5. IBM N series warranty support is done by IBM technicians and engineers at Level 1 and Level 2. If your issue can not be resolved by our Level 2 team they have a hotline into the Netapp Top Enterprise Account team. This is a team only a few very large Netapp accounts can afford and we provide this support to ALL of the IBM N series accounts no matter how large or small.
4. Our support teams from different platforms (X series, Power, TSM, DS, XiV, etc) all interact with another and when tough issues come up we are able to scale to the size of the issue. We can bring in experts that know the SAN, Storage, Servers, and Software all under one umbrella. With those tough cases we assign a coordinator to make sure the client does not have to call all of these resources themselves. This person can reach out to all the teams, assigns duties and will coordinate calls with you the customer.
3. All IBM N series Hardware and Software undergoes an Open Source Committee who validates there are no violations, copy right infringements or patent infringements.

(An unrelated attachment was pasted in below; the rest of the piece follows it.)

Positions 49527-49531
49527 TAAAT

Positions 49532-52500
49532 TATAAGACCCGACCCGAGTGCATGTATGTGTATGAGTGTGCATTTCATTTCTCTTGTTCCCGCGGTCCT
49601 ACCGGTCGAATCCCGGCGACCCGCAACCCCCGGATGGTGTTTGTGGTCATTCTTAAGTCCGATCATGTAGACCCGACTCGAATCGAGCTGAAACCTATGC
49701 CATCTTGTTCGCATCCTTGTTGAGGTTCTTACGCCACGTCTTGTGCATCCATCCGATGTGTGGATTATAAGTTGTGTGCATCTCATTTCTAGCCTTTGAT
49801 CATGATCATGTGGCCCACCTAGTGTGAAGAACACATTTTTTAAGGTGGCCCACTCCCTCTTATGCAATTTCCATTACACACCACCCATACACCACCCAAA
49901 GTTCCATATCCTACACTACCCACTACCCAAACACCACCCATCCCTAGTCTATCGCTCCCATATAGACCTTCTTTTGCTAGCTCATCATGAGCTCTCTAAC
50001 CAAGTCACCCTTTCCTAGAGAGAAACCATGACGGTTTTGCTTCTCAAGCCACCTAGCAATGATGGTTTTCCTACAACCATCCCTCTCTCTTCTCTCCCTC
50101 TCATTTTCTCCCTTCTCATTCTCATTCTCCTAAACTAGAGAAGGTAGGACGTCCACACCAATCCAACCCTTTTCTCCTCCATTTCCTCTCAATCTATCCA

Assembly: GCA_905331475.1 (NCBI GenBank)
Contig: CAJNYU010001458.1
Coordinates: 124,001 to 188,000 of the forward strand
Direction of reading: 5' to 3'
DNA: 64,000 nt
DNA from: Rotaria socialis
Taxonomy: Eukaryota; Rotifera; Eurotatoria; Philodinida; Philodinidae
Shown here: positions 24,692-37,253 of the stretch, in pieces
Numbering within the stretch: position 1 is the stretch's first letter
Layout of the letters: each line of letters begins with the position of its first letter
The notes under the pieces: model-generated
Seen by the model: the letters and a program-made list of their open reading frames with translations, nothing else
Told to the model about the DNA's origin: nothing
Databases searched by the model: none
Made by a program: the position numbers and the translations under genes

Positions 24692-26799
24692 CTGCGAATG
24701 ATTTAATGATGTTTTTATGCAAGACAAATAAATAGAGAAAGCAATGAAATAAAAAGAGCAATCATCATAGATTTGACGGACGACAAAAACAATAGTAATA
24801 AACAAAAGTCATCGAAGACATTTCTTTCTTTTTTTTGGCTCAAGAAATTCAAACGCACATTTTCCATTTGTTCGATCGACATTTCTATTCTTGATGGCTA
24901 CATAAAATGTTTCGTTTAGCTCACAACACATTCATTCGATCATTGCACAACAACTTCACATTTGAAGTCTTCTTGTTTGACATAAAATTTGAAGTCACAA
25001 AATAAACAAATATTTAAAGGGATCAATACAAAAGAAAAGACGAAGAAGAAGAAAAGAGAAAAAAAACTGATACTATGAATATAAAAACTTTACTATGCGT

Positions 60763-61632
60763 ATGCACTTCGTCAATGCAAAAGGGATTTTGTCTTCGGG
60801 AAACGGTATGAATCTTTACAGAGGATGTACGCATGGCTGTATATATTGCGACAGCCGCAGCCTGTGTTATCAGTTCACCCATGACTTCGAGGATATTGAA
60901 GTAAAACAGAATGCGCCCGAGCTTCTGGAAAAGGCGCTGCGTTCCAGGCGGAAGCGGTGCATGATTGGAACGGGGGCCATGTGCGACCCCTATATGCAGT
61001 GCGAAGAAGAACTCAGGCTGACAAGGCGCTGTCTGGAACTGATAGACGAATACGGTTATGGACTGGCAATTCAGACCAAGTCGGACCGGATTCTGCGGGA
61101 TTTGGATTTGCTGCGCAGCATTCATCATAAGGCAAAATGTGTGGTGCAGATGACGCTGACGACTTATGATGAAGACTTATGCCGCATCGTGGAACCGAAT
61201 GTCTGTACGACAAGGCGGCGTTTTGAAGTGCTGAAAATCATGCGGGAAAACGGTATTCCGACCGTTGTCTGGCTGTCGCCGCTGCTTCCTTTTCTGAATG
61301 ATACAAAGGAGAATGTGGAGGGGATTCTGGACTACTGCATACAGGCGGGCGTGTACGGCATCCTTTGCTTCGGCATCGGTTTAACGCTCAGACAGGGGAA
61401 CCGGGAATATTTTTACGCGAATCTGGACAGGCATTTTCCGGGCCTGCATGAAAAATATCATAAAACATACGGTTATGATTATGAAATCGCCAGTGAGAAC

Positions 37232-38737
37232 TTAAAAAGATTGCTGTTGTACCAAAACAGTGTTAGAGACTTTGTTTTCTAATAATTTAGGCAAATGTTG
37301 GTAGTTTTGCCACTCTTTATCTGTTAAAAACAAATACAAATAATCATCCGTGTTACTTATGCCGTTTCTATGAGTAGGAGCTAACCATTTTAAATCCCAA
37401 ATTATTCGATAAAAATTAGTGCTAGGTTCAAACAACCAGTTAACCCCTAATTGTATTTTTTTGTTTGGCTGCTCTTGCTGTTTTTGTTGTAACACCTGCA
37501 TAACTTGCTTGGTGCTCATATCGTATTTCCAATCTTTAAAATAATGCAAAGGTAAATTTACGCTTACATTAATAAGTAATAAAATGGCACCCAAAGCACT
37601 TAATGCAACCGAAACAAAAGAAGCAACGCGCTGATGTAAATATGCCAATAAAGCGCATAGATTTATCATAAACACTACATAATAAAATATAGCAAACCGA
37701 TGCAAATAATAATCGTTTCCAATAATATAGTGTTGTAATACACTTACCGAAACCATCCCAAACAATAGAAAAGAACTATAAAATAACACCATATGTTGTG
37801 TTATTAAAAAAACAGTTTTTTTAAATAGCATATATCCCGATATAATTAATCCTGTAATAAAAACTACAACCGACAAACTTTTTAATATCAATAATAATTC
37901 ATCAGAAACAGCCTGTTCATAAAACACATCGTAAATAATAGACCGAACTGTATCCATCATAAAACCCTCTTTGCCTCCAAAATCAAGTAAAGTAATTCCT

2. All IBM N series Hardware and Software is tested in our Tucson testing facility for interoperability. We have a team of distinguished engineers who not only support N series but other hardware and software platforms within in the IBM portfolio.
1. All IBM N series equipment comes with a standard 3 year warranty for both Hardware and Software. This warranty can be extended beyond the three years as IBM supports equipment well beyond the normal 3-5 years of a system.
When it gets down to it, customers buy because they happy. Since the systems are exactly the same it comes down to what makes them happy. For some, the Netapp offering makes them happy because they like their sales engineer, for others they like IBM because they have been doing business with us for over 30 years.
For more information about IBM N series, check out our landing page on http://www-03.ibm.com/systems/storage/network/
Now available is the IBM System Storage N series with VMware vSphere
Redbooks are a great way of learning a new technology or a reference for configuration. I have used them for years not just in storage but for X series servers and for software like TSM. The people that write the books spend a great deal of time putting them together and I believe most of them are written by volunteers.